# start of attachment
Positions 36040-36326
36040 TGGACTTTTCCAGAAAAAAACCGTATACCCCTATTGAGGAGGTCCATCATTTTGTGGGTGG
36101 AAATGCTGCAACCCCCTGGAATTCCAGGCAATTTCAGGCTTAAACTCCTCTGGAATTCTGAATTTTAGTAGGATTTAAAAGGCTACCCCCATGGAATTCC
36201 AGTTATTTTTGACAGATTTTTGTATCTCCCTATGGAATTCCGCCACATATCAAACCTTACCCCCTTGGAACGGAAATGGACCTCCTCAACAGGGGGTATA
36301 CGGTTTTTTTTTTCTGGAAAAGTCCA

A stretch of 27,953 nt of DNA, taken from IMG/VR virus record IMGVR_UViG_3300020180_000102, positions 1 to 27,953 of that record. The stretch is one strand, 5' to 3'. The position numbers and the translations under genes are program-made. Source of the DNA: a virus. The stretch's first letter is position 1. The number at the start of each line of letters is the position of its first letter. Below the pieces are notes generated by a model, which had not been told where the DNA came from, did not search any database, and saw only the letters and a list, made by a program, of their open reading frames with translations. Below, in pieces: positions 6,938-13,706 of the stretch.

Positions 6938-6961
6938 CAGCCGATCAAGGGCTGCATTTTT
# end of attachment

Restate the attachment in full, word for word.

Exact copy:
Positions 36040-36326
36040 TGGACTTTTCCAGAAAAAAACCGTATACCCCTATTGAGGAGGTCCATCATTTTGTGGGTGG
36101 AAATGCTGCAACCCCCTGGAATTCCAGGCAATTTCAGGCTTAAACTCCTCTGGAATTCTGAATTTTAGTAGGATTTAAAAGGCTACCCCCATGGAATTCC
36201 AGTTATTTTTGACAGATTTTTGTATCTCCCTATGGAATTCCGCCACATATCAAACCTTACCCCCTTGGAACGGAAATGGACCTCCTCAACAGGGGGTATA
36301 CGGTTTTTTTTTTCTGGAAAAGTCCA

A stretch of 27,953 nt of DNA, taken from IMG/VR virus record IMGVR_UViG_3300020180_000102, positions 1 to 27,953 of that record. The stretch is one strand, 5' to 3'. The position numbers and the translations under genes are program-made. Source of the DNA: a virus. The stretch's first letter is position 1. The number at the start of each line of letters is the position of its first letter. Below the pieces are notes generated by a model, which had not been told where the DNA came from, did not search any database, and saw only the letters and a list, made by a program, of their open reading frames with translations. Below, in pieces: positions 6,938-13,706 of the stretch.

Positions 6938-6961
6938 CAGCCGATCAAGGGCTGCATTTTT